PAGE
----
• I Write Like, from
  • supposably, from
  • Reader’s Digest, from
  • @philjimeneznyc, from
  • Kevin Keller, from
  • Google News, from
  • daily routine.

Dénouement. On to my demonstration. Consider the following sentence, which I found on Amazon in a one-star review of CONJUGATE VISITS’s authoress June Casagrande’s book, It Was the Best of Sentences, It Was the Worst of Sentences, here.

Copernicus was thrilled when he discovered that the earth revolves around the sun.

Casagrande and the reviewer both prefer this to “Copernicus was thrilled when he discovered that the earth revolved around the sun.” I on the other hand, presently compelled to say something about grammar, offer an even better sentence.

Copernicus was thrilled to discover that the earth revolves around the sun.

The proposition of Casagrande’s sentence (either version) has two parts. Deconstructing the sentence rigorously, it states first that Copernicus was thrilled, and second that Copernicus’s² thrill occurred when he made his now famous discovery. However, the second part of the proposition is perplexing, if only slightly. If the writer had stopped after “Copernicus was thrilled,” I’d have felt cheated, but because she’d failed to explain why he was thrilled, not because she’d failed to explain when he was thrilled. Emotions interest readers because of their why, not their when.

For most readers, I’m sure the second part of the sentence as written sufficiently explains the why. Similarly, if the “thrilled when” sentence were part of an SAT reading comprehension question, the “correct” answer to Why was Copernicus thrilled? would be a) Because he discovered that the earth revolves around the sun., not d) It’s impossible to determine from the reading. But why explain “why?” indirectly by explaining when? The turn of phrase “thrilled to discover” isn’t the only choice — one might say “thrilled by his discovery” or “thrilled to have discovered,” but it’s the best choice, and this is my blog. Also, I might have answered d) to the SAT question, especially if I knew I’d get to argue with a teacher about it later. I don’t brag about my SAT English score, and for good reason.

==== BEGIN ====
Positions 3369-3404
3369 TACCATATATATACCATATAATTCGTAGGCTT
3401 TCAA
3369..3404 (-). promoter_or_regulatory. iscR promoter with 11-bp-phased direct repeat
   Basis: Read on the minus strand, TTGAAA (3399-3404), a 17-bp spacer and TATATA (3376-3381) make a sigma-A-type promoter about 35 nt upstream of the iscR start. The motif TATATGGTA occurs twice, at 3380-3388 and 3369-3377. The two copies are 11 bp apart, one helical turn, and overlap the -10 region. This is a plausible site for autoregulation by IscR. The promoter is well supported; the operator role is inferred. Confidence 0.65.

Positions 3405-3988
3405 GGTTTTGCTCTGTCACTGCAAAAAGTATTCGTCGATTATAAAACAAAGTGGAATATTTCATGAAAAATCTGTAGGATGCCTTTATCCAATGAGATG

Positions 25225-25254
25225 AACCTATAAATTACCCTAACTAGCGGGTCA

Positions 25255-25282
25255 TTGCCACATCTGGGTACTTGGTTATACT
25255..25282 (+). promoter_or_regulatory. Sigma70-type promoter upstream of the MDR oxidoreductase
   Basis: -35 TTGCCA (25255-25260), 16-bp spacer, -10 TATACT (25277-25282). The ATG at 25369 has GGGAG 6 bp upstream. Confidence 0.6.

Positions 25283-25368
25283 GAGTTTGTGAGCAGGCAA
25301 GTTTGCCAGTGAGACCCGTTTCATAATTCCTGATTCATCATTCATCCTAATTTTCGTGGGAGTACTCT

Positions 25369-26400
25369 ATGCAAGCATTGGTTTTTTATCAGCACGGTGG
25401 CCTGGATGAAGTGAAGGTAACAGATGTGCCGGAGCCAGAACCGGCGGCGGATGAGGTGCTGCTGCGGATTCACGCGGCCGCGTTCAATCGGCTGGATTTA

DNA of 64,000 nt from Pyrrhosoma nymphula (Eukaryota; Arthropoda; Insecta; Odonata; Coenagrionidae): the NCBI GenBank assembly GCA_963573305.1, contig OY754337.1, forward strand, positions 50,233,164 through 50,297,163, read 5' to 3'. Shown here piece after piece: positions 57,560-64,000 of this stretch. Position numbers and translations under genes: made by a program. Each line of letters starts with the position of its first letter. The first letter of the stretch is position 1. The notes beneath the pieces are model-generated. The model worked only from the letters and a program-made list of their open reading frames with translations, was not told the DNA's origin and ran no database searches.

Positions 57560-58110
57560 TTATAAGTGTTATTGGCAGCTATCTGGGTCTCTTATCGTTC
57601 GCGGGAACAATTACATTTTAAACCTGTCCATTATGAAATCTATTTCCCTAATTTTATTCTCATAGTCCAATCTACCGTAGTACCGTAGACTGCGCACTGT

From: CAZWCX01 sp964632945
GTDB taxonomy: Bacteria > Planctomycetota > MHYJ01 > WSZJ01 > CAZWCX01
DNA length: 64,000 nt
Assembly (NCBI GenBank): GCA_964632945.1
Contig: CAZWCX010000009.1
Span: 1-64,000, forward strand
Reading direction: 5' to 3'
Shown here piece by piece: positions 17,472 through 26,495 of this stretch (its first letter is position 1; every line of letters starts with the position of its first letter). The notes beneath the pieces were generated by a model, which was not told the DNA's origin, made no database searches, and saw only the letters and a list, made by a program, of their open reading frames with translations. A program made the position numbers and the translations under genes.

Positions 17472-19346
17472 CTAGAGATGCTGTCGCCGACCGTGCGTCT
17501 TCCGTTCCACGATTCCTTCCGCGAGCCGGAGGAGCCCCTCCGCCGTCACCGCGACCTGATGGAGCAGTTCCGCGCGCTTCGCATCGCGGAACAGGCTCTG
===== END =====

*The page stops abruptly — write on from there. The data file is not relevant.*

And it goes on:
Epilog. Dare I paste this blog post into I Write Like? And if I do, then post the result here, then paste it in again, will the result be the same, and if not, and I repeat the process… [Update: The result is … H. P. Lovecraft. I’ll leave it at that. Tear from the fabric the threads that are old!]

I write like
H. P. Lovecraft

I Write Like by Mémoires, Mac journal software. Analyze your writing!

Postscript. You, dear reader, are a mensch for getting to this point. Let me know how I can return the favor. You are almost as much of a mensch as Itzik, who hired me as an editor … twice, the second time after knowing how I go on about things like this.

¹ By writing web and not Web, I comport with one of the “Significant Rule Changes” in the latest edition of The Chicago Manual of Style. The interested reader (which is to say You, because you’ve read this far into my footnote) can find the full list here. This footnote is not an endorsement of The Chicago Manual of Style.

² Ibid. Among the Significant Rule Changes are rules on the possessive forms of two kinds of names: those ending with an unpronounced “s” and those ending with an “eez” sound (in the latter case presumably when the name also ends in “s,” because there can’t be any debate on possessives like Lise’s). Copernicus falls into neither category, and I don’t know the latest rule on his possessive. My rule is to always add ’s to form a possessive (as in This is Steve Kass’s blog.) except maybe for Jesus, Moses, and princess. Even for them I’m not certain what I’d do, but they don’t come up in my writing much.